Justice Pankaj Bhatia of the Allahabad High Court presided over this case. The main issue for consideration before the court was whether the right to change the name was a fundamental right as guaranteed under Article 19(1)(a) of the Constitution of India. Article 19(1)(a) of the Indian Constitution states that “All citizens shall have the right to freedom of speech and expression”.
The petitioner contended that the Central Board of Secondary Education (CBSE) must determine whether any legitimate justification had been provided for changing the name, and it was up to the Board to take into account any pertinent information related to the request for a name change [para. 4]. The petitioner placed reliance on Jigya Yadav (Minor) v CBSE, which states that “as regards the request for “change” of particulars in the certificate issued by the CBSE, it presupposes that the particulars intended to be recorded in the CBSE certificate are not consistent with the school records. Such a request could be made in two different situations. The first is on the basis of public documents like Birth Certificate, Aadhaar Card/Election Card, etc. and to incorporate change in the CBSE certificate consistent therewith. The second possibility is when the request for change is due to the acquired name by choice at a later point of time. That change need not be backed by public documents pertaining to the candidate……where the change is to be effected on the basis of new acquired name without any supporting school record or public document, that request may be entertained upon insisting for prior permission/declaration by a Court of law in that regard and publication in the Official Gazette including surrender/return of original certificate issued by CBSE and upon payment of prescribed fees. The fresh certificate as in other situations referred to above, retain the original entry (except in respect of change of name effected in exercise of right to be forgotten) and to insert caption/annotation indicating the date on which it has been recorded and other details including disclaimer of CBSE” [para. 6].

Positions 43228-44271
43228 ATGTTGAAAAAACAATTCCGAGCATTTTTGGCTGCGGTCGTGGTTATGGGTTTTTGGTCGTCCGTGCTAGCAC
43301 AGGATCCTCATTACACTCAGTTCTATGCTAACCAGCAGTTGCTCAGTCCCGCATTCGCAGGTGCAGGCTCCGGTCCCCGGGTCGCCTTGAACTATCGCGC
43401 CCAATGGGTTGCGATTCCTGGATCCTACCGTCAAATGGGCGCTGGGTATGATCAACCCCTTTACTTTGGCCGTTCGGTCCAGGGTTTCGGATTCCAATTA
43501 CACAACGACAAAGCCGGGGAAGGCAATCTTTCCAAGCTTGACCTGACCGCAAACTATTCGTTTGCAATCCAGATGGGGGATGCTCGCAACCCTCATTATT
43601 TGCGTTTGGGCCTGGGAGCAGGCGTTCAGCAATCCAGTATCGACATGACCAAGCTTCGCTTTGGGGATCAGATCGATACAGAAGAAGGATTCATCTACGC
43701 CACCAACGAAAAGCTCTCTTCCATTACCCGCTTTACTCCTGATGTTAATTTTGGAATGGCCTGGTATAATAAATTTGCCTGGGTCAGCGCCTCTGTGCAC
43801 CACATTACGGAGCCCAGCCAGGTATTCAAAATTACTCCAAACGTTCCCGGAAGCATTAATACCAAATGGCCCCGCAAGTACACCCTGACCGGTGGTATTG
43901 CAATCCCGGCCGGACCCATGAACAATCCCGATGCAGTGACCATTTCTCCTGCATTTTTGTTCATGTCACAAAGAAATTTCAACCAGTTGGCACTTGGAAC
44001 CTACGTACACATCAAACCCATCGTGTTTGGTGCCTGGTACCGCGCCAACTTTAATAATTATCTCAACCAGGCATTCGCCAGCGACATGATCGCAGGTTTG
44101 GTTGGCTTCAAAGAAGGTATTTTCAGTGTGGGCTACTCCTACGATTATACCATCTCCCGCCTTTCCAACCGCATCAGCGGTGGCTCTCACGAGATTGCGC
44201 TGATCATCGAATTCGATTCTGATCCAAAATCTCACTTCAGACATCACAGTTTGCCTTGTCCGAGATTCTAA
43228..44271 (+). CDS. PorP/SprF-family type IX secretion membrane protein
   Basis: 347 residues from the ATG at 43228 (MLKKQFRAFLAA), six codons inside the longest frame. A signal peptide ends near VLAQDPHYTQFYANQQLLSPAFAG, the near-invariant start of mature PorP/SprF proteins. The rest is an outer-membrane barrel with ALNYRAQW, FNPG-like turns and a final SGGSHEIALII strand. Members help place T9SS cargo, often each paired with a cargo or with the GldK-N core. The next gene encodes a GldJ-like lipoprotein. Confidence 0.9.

After hearing the arguments from both sides, the judge ruled that the “right to change the name is a facet of the fundamental right as guaranteed under Article 19(1)(a) of the Constitution of India and cannot be denied” [para. 6]. The judge overturned the educational authorities’ decisions because, in his view, the denial of the petitioner’s request to alter her name manifestly infringed her rights as granted by Article 19(1)(a) of the Indian Constitution. The Court instructed the petitioner to file a new application before the educational authorities, together with a copy of this judgement, the documents (including the Aadhar Card and the PAN Card), the original certificate, and the marksheet. The educational authorities were instructed to implement the requested change of name in the certificate and marksheet upon receipt of such an application and to complete the whole exercise within six weeks from the date of filing of the application [para. 7].
Decision Direction indicates whether the decision expands or contracts expression based on an analysis of the case.
By stating that the right to change the name is a facet of the fundamental right of freedom of speech and expression as guaranteed under Article 19(1)(a) of the Constitution of India, the Allahabad High Court has expanded upon the freedom of expression. The Court placed reliance on Jigya Yadav (Minor) v CBSE where Justice A.M. Khanwilkar of the Supreme Court of India had stated that “a juvenile accused of being in conflict with the law or a victim of sexual abuse whose identity gets compromised due to lapses by media or the investigative body, despite there being complete legal protection for the same, may consider changing the name to seek rehabilitation in the society in exercise of her right to be forgotten. If the Board, in such a case, refuses to change the name, the student would be compelled to live with the scars of the past. We are compelled to wonder how it would not be a grave and sustained violation of the fundamental rights of the student.”